Mac users are being warned about new variants of malware that have been created specifically to target Apple computers.
One is ransomware that encrypts data and demands payment before files are released.
The other is spyware that watches what users do and scoops up valuable information.
The two programs were uncovered by the security firms Fortinet and AlienVault, which found a portal on the Tor “dark web” network that acted as a shopfront for both.
Those wishing to use either of the programs had been urged to get in touch and provide details of how they wanted the malware to be set up. The malware’s creators had said that payments made by ransomware victims would be split between themselves and their customers.
Researchers at Fortinet contacted the ransomware writers pretending they were interested in using the product and, soon afterwards, were sent a sample of the malware.
Statistics gathered by McAfee suggest that there are now about 450,000 malicious programs aimed at Macs – far fewer than the 23 million targeting Windows users.
Cuscal has struck a deal to allow credit unions and banks to offer Samsung Pay in addition to Apple Pay.
38 financial institutions would offer Samsung Pay via Cuscal, including Defence Bank, Teachers Mutual Bank, Credit Union Australia and Woolworths Employees’ Credit Union.
About 1.7 million cardholders will be able to avail themselves of Samsung Pay, assuming they have compatible Samsung mobile or smartwatch devices.
Samsung Pay is also available through Westpac, Citibank and American Express.
Samsung said it had struck “more than 870 bank partnerships worldwide” for its Pay service and said there had been “more than 240 million transactions processed over the past year and a half.”
The Australian government wants to introduce laws that would force technology companies to ensure their systems are capable of decrypting communications.
The plan is a response to the use of encrypted communications channels by terrorists, and follows in the footsteps of the United Kingdom’s moves to force communications operators to make sure they can hand over encrypted messages to law enforcement agencies.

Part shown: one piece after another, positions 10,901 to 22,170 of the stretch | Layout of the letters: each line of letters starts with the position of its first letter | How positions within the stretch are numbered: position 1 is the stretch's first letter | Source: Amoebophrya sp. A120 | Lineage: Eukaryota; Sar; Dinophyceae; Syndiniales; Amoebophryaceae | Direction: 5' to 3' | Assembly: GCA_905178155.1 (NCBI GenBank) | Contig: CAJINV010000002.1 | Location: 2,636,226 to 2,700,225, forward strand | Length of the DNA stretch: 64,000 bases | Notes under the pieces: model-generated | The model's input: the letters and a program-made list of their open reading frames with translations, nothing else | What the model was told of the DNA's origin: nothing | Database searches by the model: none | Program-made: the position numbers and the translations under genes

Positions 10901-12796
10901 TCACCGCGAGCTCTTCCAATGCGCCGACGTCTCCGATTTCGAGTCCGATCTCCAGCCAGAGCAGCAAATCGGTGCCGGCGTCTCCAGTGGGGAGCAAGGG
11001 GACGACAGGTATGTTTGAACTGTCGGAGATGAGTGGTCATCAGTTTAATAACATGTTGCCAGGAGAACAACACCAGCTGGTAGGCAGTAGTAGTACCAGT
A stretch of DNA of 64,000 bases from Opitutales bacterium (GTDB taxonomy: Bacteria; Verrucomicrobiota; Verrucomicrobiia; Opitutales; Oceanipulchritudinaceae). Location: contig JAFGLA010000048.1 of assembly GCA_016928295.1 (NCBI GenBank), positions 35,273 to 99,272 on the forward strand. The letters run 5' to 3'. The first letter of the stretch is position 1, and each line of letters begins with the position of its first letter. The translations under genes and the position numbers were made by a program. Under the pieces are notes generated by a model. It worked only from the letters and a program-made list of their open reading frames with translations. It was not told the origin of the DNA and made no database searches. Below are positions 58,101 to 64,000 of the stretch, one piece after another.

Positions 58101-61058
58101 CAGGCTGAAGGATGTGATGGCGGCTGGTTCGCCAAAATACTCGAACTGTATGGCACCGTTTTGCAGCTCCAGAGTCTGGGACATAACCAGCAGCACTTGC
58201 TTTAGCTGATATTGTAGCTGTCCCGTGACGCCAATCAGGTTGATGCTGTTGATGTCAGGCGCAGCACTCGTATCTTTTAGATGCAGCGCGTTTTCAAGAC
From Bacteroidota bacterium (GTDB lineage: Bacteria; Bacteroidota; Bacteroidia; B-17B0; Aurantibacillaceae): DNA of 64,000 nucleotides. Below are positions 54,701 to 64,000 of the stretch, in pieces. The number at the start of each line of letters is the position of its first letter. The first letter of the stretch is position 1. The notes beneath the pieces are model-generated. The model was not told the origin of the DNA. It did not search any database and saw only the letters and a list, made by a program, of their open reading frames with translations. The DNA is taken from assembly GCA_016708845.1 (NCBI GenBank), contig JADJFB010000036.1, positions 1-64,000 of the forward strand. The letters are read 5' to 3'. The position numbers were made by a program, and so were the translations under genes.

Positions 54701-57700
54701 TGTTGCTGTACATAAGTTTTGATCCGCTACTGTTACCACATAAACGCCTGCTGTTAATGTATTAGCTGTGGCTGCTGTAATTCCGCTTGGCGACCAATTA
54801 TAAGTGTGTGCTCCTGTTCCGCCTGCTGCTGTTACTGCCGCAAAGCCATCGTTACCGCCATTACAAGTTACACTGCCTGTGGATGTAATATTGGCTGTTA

They impose obligations on operators of communications services to ensure they are technically able to hand over decrypted data in “near real time” to the government.
The Australian government over the weekend revealed its intention to pursue a similar path,
attorney-General George Brandis insisted the government had no intention of forcing technology companies to introduce backdoors in their products.
“A technical capability notice … subject to tests of reasonableness and proportionality, imposes upon them a greater obligation to work with authorities where a notice is given to them to assist in breaking a communication,” Brandis told Sky News.
“So that’s not backdooring.”
But it is unclear how the government expects technology companies to break encryption.
Microsoft has released its June Patch Tuesday updates on-schedule, and with them yet another security fix for Windows XP
a post-EOL security patch in 2014 reset the clock, and the WannaCry ransomware, also known as WCrypt or WannaCrypt, again forced Microsoft’s hand into releasing a Windows XP update, now 16 years past its launch and nine years past its original retirement date.
While the Windows XP patch for the WannaCry malware was positioned as an unusual response to an unusual attack, relying as it did on exploits collected by and subsequently leaked from the US National Security Agency (NSA), Microsoft has once again reset the clock on the OS that just won’t die with yet another post-EOL security patch. ‘In reviewing the updates for this month, some vulnerabilities were identified that pose elevated risk of cyber attacks by government organisations, sometimes referred to as nation-state actors, or other copycat organisations,‘ explained Microsoft’s Adrienne Hall
These security updates are being made available to all customers, including those using older versions of Windows.
In addition to the fixes for a WannaCry-style malware apparently currently exploiting systems in-the-wild, this month’s Patch Tuesday release includes security updates for the company’s Office products, various Windows releases, the Silverlight platform, Adobe Flash Player, Internet Explorer 11, and Microsoft Edge.
New research has indicated that “future” predicting computers could be coming to hospitals in the near future. Researchers are hoping that the technology could be used to predict serious illnesses and medical conditions such as heart attacks.
For the study, five year–old medical images of 48 patient’s chests were analyzed by artificial intelligence. From these images alone, the system was able to predict (with 69 percent accuracy) whether or not a patient would die within five years. It was also able to predict medical outcomes by analyzing large volumes of data and discovering subtle patterns. This new exam–by–AI has proven to be more effective than a physical exam from a doctor
Currently the system is only trained to predict death within five years, although,